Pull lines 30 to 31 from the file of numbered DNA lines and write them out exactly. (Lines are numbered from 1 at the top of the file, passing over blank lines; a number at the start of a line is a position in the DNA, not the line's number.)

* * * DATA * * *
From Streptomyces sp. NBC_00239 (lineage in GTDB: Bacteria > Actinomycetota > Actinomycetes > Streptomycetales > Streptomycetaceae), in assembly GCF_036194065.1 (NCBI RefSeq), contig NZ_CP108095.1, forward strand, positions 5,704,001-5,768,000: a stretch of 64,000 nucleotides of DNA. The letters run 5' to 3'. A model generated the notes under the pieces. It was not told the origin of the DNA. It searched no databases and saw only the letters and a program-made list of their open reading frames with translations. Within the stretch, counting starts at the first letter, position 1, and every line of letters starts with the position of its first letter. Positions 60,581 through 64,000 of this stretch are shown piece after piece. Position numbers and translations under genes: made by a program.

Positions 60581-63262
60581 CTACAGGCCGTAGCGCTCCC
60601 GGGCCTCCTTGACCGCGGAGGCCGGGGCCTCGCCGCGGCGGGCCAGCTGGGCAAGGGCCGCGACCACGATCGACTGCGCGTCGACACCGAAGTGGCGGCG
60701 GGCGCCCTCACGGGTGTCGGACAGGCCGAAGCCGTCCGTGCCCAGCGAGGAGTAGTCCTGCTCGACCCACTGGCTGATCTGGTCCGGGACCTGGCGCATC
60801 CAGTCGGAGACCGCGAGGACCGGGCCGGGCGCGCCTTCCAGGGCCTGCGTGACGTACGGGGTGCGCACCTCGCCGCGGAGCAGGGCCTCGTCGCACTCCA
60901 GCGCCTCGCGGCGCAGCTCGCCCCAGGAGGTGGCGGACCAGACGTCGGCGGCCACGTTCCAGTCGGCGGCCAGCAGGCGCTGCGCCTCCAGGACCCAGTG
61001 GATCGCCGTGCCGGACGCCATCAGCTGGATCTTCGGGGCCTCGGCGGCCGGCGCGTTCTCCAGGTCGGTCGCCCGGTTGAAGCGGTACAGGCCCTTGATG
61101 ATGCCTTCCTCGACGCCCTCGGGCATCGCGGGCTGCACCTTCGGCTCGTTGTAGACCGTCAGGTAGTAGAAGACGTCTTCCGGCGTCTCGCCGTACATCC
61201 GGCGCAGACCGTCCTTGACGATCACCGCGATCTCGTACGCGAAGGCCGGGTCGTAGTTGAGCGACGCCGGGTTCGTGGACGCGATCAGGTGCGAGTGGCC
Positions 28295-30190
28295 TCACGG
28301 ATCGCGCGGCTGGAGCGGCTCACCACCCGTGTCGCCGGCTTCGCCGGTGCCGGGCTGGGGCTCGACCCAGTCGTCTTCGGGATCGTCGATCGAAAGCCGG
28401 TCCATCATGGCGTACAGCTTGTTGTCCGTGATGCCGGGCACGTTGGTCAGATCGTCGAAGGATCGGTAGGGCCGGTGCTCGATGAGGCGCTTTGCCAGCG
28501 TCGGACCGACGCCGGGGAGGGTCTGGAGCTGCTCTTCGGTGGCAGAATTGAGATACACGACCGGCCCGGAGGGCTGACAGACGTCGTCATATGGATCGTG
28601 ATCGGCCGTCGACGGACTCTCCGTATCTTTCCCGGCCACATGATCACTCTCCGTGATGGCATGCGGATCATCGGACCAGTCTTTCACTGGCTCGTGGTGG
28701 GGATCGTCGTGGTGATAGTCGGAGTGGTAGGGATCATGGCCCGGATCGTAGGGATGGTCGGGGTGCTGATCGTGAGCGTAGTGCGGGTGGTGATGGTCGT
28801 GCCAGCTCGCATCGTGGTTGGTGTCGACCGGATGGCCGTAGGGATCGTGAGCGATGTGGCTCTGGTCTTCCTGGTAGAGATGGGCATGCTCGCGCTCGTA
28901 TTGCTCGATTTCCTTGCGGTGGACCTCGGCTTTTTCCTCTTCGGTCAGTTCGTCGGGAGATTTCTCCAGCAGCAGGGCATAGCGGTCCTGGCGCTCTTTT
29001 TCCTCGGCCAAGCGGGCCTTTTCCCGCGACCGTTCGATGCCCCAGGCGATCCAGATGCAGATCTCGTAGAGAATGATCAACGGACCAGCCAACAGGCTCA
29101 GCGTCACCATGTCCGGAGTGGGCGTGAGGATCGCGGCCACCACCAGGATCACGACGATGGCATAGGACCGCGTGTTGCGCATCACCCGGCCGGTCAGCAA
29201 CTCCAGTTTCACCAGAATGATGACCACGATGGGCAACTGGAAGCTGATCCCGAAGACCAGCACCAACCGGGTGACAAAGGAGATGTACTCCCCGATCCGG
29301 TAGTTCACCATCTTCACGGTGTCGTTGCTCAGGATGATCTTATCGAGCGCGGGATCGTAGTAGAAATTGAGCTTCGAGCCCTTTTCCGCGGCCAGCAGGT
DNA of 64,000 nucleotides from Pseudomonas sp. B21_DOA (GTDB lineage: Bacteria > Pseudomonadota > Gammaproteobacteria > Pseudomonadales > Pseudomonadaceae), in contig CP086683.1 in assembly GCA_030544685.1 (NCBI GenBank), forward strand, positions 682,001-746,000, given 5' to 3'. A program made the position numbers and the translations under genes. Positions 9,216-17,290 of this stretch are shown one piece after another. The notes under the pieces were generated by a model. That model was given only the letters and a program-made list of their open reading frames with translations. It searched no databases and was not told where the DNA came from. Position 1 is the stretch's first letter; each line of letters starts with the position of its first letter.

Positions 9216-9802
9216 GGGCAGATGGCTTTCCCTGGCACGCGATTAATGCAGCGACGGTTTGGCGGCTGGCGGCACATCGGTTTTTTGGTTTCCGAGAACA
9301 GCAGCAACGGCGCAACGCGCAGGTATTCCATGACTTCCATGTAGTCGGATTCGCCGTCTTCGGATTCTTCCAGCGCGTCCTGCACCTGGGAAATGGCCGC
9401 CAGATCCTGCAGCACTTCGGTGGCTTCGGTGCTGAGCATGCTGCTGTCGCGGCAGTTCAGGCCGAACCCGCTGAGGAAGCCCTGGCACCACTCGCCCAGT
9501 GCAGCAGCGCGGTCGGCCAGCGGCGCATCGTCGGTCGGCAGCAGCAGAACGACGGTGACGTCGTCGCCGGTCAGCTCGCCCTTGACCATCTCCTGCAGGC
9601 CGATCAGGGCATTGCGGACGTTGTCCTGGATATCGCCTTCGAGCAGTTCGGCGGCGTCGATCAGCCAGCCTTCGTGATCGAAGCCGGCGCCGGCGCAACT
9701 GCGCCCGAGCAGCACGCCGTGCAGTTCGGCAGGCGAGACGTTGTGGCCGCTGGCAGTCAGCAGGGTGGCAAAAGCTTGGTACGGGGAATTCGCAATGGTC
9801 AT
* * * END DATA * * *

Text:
9601 CGATCAGGGCATTGCGGACGTTGTCCTGGATATCGCCTTCGAGCAGTTCGGCGGCGTCGATCAGCCAGCCTTCGTGATCGAAGCCGGCGCCGGCGCAACT
9701 GCGCCCGAGCAGCACGCCGTGCAGTTCGGCAGGCGAGACGTTGTGGCCGCTGGCAGTCAGCAGGGTGGCAAAAGCTTGGTACGGGGAATTCGCAATGGTC